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For kicks I'm writing a "schema documentation" tool that generates a description of the tables and relationships in a database. I'm currently shimming it to work with SQLite.

I've managed to extract the names of all the tables in a SQLite database via a query on the sqlite_master table. For each table name, I then fire off a simple

select * from <table name>

query, then use the sqlite3_column_count() and sqlite3_column_name() APIs to collect the column names, which I further feed to sqlite3_table_column_metadata() to get additional info. Simple enough, right?

The problem is that it only works for tables that are not empty. That is, the sqlite_column_*() APIs are only valid if sqlite_step() has returned SQLITE_ROW, which is not the case for empty tables.

So the question is, how can I discover column names for empty tables? Or, more generally, is there a better way to get this type of schema info in SQLite?

I feel like there must be another hidden sqlite_xxx table lurking somewhere containing this info, but so far have not been able to find it.

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Thanks to all. I mistakenly thought the PRAGMA interface was only for the sqlite3 command line client. –  Drew Hall May 30 '09 at 4:07

7 Answers 7

up vote 51 down vote accepted
sqlite> .header on
sqlite> .mode column
sqlite> create table ABC(A TEXT, B VARCHAR);
sqlite> pragma table_info(ABC);
cid         name        type        notnull     dflt_value  pk
----------  ----------  ----------  ----------  ----------  ----------
0           A           TEXT        0                       0
1           B           VARCHAR     0                       0
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2  
Looks like that works on the command line--how can I achieve the same effect programatically? –  Drew Hall May 30 '09 at 2:59
1  
@pragmanatu is your nickname a coincidence? :) –  Nick Dandoulakis May 30 '09 at 3:30
    
Thanks--this worked like a charm & is much simpler than what I was doing. Cheers! –  Drew Hall May 30 '09 at 4:05
1  
@Drew Hall This works also as a query executed programatically, not only from command line. –  SWilk Mar 8 '10 at 10:04

Execute the query:

PRAGMA table_info( your_table_name );

Documentation

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PRAGMA table_info( your_table_name ); doesn't work in HTML5 SQLite.

Here is a small HTML5 SQLite JavaScript Snippet which gets the column names from your_table_name even if its empty. Hope its helpful.

tx.executeSql('SELECT name, sql FROM sqlite_master WHERE type="table" AND name = "your_table_name";', [], function (tx, results) {
  var columnParts = results.rows.item(0).sql.replace(/^[^\(]+\(([^\)]+)\)/g, '$1').split(',');
  var columnNames = [];
  for(i in columnParts) {
    if(typeof columnParts[i] === 'string')
      columnNames.push(columnParts[i].split(" ")[0]);
  }
  console.log(columnNames);
  ///// Your code which uses the columnNames;
});
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It looks like if your table has more than one column, columns 2 - n don't get processed because of leading whitespace. This can be fixed by calling the trim() function on the string (or implementing it yourself for browsers that don't yet support trim()). Calling the above function on a table (Person) with an ID and Name field returns ["id", ""]. –  legacybass Oct 16 '12 at 22:40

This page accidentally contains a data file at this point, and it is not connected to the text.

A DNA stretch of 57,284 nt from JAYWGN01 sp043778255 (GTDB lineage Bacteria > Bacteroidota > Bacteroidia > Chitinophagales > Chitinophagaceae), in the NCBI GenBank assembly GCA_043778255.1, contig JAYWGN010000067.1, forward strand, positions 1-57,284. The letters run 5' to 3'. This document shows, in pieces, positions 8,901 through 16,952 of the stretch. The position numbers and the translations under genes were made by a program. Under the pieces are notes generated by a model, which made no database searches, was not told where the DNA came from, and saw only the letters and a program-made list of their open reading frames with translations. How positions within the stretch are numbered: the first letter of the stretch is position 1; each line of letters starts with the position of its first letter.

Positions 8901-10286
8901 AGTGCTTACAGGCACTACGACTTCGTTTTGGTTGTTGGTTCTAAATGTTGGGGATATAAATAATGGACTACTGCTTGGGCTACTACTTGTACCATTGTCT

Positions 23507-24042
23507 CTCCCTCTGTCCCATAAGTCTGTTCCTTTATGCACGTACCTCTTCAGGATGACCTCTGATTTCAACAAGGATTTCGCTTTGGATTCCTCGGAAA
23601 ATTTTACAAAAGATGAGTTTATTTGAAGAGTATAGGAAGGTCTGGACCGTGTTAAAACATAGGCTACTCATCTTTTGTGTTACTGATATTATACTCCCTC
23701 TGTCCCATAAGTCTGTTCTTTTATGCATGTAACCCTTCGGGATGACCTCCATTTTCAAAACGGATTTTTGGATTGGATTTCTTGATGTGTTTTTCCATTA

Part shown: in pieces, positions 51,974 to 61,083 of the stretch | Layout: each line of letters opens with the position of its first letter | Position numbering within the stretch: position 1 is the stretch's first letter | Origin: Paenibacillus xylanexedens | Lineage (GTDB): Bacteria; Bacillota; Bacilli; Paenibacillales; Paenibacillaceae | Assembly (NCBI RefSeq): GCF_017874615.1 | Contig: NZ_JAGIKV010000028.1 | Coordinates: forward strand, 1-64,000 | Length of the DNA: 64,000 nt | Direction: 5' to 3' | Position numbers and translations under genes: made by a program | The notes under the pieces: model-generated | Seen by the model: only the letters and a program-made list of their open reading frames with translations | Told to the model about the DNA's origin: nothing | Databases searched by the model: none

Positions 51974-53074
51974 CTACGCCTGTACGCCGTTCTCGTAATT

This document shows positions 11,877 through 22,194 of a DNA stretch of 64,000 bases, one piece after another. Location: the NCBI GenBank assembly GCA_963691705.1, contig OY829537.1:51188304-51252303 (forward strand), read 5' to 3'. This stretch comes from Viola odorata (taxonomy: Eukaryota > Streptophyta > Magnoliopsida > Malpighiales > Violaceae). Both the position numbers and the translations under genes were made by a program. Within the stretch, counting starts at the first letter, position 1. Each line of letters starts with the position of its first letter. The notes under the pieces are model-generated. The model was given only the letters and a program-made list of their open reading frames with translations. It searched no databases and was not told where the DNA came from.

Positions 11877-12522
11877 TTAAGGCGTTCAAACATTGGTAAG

The PRAGMA statement suggested by @pragmanatu works fine through any programmatic interface, too. Alternatively, the sql column of sqlite_master has the SQL statement CREATE TABLE &c &c that describes the table (but, you'd have to parse that, so I think PRAGMA table_info is more... pragmatic;-).

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SchemaCrawler is a free schema documentation tool, and supports SQLite.

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Execute this query

select * from (select "") left join my_table_to_test b on -1 = b.rowid;

You can try it at online sqlite engine

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I tried this, it didn't work. –  xApple Oct 31 '11 at 12:07
    
this way is the best! If you dont know the name of the rowid column I suggest using: SELECT t.* FROM (SELECT 1) LEFT JOIN table AS t LIMIT 1 –  conca Oct 25 '13 at 17:22

If you are suing SQLite 3.8.3 or later (supports the WITH clause), this recursive query should work for basic tables. On CTAS, YMMV.

WITH
    Recordify(tbl_name, Ordinal, Clause, Sql)
AS
    (
     SELECT
        tbl_name,
        0,

        '',
        Sql
     FROM
        (
         SELECT
            tbl_name,
            substr
            (
             Sql,
             instr(Sql, '(') + 1,
             length(Sql) - instr(Sql, '(') - 1
            ) || ',' Sql
         FROM
            sqlite_master
         WHERE
            type = 'table'
        )
     UNION ALL
     SELECT
        tbl_name,
        Ordinal + 1,
        trim(substr(Sql, 1, instr(Sql, ',') - 1)),
        substr(Sql, instr(Sql, ',') + 1)
     FROM
        Recordify
     WHERE
        Sql > ''
       AND  lower(trim(Sql)) NOT LIKE 'check%'
       AND  lower(trim(Sql)) NOT LIKE 'unique%'
       AND  lower(trim(Sql)) NOT LIKE 'primary%'
       AND  lower(trim(Sql)) NOT LIKE 'foreign%'
       AND  lower(trim(Sql)) NOT LIKE 'constraint%'
    ),
    -- Added to make querying a subset easier.
    Listing(tbl_name, Ordinal, Name, Constraints)
AS
    (
     SELECT
        tbl_name,
        Ordinal,
        substr(Clause, 1, instr(Clause, ' ') - 1),
        trim(substr(Clause, instr(Clause, ' ') + 1))
     FROM
        Recordify
     WHERE
        Ordinal > 0
    )
SELECT
    tbl_name,
    Ordinal,
    Name,
    Constraints
FROM
    Listing
ORDER BY
    tbl_name,
    lower(Name);
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